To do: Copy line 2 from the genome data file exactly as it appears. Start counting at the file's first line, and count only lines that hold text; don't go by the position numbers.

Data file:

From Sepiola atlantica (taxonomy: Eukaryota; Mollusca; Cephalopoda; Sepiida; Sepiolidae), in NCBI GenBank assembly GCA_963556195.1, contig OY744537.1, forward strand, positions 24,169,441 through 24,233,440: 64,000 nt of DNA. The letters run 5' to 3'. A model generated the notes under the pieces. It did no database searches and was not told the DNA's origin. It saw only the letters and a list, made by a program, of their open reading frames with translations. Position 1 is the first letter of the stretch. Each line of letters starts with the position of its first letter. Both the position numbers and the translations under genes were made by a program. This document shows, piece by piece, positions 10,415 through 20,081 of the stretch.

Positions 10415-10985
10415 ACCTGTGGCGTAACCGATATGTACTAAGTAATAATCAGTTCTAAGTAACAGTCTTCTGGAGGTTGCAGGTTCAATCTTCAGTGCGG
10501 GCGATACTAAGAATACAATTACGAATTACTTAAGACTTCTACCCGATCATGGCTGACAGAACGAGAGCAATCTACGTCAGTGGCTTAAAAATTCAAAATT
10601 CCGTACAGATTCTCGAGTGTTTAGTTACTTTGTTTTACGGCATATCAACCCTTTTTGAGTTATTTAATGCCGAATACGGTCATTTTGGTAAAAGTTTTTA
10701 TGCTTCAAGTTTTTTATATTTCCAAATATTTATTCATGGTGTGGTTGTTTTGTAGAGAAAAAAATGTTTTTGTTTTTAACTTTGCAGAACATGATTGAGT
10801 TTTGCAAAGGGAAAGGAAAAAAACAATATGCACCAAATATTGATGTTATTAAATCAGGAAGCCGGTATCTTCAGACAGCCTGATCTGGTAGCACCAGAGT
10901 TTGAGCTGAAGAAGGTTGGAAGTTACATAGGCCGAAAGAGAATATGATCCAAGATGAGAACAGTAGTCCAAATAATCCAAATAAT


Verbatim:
Positions 10415-10985